Romine’s family planned to meet at 1 p.m. Saturday on the bridge over Wolf Creek to march to the Dayton police department and City Hall. The family has told this news organization that they feel the case was an injustice.

Dayton police said the investigation into Romine’s death is still open pending a coroner’s report..

OVI checkpoint underway in Dayton

Published: Monday, October 16, 2017 @ 5:15 PM
Updated: Friday, October 20, 2017 @ 8:00 PM

(Nick Graham/Staff)
HANDOUT/MIDDLETOWN JOURNAL
(Nick Graham/Staff)(HANDOUT/MIDDLETOWN JOURNAL)

UPDATE @ 1:40 p.m. (Oct. 20):

OVI checkpoints will be held between 8 p.m. and 1 a.m. in two Dayton locations.

Police will be out in the area of East Third and Terry streets and Keowee and East Fifth streets.

State law requires law enforcement to announce sobriety checkpoints ahead of time.

INITIAL REPORT:

A sobriety checkpoint in Dayton is planned for this weekend. 

The Combined Agency OVI Task Force of Montgomery County will operate the enforcement, according to a statement released Monday afternoon. The location will be revealed this week. 

OTHER LOCAL NEWS: Lawyer denies mishandling estate

According to the OVI task force, there were 596 alcohol-related crashes in Montgomery County in 2016. 

Fourteen people were killed and 273 were injured in those accidents. 

The majority of the deadliest crashes occur on weekends, according to task force officials.

GOT A TIP? Call our monitored 24-hour line, 937-259-2237, or send it to newsdesk@cmgohio.com

Mother, 2 daughters killed by live-in boyfriend, family say

Published: Friday, October 20, 2017 @ 2:04 PM

Mother And Her Two Children Killed By Live-In Boyfriend

An Arkansas man turned himself in after he killed a mother and her two young daughters, according to police.

>> Read more trending news

Investigators told FOX13 Cordale Stacy turned himself on Wednesday morning around 7 a.m. Charges have not officially been filed, but police identified him as the suspect in the killings.

The alleged triple murder happened inside the victims' home in Forrest City Wednesday night. FOX13 is told all three victims were shot.

Family members identified the victims as:

  • Nashae Williams, 38
  • Malayya Williams Issah, 9
  • Zanasia Wililams, 6

Family told FOX13 Cordale Stacy was Nashae Williams' boyfriend. He is also the father of Williams' youngest child.

That child was also in the home when the shooting happened but was unharmed.

Police found the bodies of the victims in the front room of their home. 

Family members are in disbelief.

"He didn't have to kill them. He didn't have to kill Shae," Rhonda Meaben, Nashae Williams’ sister, told FOX13.

Meaben said Stacy had been Williams' live-in boyfriend for several years. She told FOX13 they argued often, which caused Stacy to leave the home.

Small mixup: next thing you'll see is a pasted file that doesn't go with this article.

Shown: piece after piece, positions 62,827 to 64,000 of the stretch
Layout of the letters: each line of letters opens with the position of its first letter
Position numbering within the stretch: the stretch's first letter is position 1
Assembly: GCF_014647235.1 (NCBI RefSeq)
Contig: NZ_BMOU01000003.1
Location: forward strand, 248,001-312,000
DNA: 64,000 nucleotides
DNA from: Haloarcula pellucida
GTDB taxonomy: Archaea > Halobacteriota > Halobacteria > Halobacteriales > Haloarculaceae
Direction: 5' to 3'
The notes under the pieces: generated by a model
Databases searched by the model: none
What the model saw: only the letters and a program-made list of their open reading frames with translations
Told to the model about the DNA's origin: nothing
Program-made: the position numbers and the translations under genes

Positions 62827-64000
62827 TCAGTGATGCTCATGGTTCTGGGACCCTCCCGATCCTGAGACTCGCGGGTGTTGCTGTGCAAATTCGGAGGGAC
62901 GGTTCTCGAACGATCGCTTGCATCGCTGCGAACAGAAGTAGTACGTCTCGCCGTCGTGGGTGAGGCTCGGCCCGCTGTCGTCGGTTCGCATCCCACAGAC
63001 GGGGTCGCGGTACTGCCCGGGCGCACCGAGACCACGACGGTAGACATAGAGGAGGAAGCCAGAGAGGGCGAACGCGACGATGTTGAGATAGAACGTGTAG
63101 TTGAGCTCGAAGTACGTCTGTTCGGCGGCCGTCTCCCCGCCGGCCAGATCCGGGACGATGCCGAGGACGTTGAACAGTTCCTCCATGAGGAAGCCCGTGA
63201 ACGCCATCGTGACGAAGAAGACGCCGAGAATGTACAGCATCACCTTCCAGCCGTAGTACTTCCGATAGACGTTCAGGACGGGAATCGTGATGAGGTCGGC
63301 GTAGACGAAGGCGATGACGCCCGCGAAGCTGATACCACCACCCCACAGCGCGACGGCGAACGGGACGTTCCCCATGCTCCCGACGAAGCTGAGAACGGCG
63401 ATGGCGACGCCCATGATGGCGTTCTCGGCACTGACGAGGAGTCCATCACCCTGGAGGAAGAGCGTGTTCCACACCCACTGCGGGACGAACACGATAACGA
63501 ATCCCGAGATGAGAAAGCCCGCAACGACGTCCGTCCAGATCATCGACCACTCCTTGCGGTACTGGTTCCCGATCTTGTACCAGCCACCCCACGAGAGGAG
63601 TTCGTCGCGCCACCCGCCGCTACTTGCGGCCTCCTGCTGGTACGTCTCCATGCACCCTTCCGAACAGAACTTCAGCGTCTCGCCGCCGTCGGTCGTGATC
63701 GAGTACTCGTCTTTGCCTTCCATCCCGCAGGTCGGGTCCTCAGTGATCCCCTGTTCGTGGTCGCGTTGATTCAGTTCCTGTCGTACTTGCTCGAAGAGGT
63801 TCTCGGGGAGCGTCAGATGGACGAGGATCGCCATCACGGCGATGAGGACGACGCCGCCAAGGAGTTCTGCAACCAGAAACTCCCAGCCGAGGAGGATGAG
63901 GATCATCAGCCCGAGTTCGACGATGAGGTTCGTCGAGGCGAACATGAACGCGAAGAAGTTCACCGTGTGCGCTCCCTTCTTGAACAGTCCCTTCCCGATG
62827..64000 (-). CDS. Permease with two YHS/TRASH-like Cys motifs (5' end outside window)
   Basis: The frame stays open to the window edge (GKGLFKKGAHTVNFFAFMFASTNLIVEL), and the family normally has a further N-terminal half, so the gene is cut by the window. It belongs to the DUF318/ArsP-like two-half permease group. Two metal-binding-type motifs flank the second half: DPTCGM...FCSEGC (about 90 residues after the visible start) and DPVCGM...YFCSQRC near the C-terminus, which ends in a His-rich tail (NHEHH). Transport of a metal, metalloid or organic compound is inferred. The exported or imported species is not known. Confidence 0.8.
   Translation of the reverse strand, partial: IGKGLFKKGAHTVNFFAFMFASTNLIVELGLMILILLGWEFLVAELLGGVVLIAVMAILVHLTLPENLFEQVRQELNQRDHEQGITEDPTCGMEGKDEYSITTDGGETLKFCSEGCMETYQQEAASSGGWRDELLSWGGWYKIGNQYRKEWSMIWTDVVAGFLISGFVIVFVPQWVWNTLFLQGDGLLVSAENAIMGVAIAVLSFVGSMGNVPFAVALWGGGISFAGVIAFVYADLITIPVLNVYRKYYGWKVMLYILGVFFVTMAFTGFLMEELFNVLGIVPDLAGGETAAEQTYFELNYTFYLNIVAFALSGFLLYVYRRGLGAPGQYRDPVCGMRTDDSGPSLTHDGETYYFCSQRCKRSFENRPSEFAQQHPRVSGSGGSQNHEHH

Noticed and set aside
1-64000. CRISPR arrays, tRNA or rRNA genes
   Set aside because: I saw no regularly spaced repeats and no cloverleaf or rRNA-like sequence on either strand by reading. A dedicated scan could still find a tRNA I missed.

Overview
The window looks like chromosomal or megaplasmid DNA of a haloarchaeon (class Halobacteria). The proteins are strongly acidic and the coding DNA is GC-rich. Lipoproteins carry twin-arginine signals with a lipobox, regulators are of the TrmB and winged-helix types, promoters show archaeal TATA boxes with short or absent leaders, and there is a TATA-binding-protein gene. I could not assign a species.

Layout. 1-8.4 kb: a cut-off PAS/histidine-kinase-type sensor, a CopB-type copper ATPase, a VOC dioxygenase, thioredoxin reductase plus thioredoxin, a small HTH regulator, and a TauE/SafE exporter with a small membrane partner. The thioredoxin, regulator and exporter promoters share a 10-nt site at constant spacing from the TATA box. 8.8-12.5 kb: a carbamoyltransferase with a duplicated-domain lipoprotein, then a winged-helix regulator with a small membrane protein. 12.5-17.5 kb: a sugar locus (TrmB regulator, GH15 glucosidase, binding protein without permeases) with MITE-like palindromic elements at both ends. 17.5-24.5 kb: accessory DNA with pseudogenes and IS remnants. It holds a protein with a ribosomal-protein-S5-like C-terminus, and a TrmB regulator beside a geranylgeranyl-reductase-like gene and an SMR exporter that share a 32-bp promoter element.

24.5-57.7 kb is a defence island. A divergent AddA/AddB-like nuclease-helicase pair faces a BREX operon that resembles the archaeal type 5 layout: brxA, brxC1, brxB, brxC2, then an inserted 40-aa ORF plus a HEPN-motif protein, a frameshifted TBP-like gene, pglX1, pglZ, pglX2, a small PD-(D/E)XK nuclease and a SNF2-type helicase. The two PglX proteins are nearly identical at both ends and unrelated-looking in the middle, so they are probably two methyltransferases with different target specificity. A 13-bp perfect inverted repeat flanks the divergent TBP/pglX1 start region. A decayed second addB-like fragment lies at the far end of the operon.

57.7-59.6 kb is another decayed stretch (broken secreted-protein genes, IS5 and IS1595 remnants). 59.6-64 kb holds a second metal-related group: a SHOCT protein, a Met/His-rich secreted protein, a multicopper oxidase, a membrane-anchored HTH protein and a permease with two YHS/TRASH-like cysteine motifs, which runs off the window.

"You didn't have to do that to them babies," she said. "They didn't deserve it. All he had to do was leave."

Several family members said Stacy left the shooting scene with his 2-year-old daughter, who was not harmed. It is unclear whom she is staying with now.

"He don't care about nobody," Meaben said. “He doesn't have a heart. You can't if you kill a 6-year-old and a 9-year-old."

House aims for quick final budget vote next week to accelerate tax reform

Published: Friday, October 20, 2017 @ 7:33 PM

A day after Senate approval of a budget outline for 2018 that authorizes expedited work on a tax reform plan- without the threat of a Senate filibuster – House GOP leaders set the table for a vote next week on the budget measure, instead of engaging in House-Senate negotiations that could take several weeks, as Republicans look to generate more momentum for the first major tax reforms since 1986.

Friday afternoon, House GOP leaders signaled their plan to simply accept the budget plan passed 51-49 by the Senate, setting a Tuesday meeting of the House Rules Committee, which sets the ground rules for bills on the floor of the House.

“We want Americans to wake up in the new year with a new tax code, one that is simple and fair,” said House Speaker Paul Ryan. “Now it is time to meet this moment and deliver real relief to hardworking people.”

Approval of the Senate-passed plan would allow tax-writing committees in both the House and Senate to get to work on the actual details of tax reform; what’s been released so far is an outline, but not the fine print.

“This is another important milestone for tax reform, and sets the stage for us to pass major tax cuts that will deliver more jobs and higher wages for hardworking Americans all over the country,” said White House Press Secretary Sarah Huckabee Sanders.

As for Democrats, some feel like they are being set up by the GOP, predicting that Republicans will unveil their tax reform bill, and then demand a vote on it days later.

“I am perfectly willing to negotiate,” said Sen. Clare McCaskill (D-MO). “I can’t do it in a vacuum.”

“It doesn’t work that way,” McCaskill told reporters. “Why can’t we have a bill?”

When you look back at the 1986 Tax Reform Act – that took months to make its way through the House and Senate, and then a conference committee for final negotiations.

Need some weekend reading? Here is the link to the explanation of the 1986 Tax Reform Act – it’s only a little under 1,400 pages.

It’s a gentle reminder that if you do ‘real’ tax reform – it is a very complicated endeavor.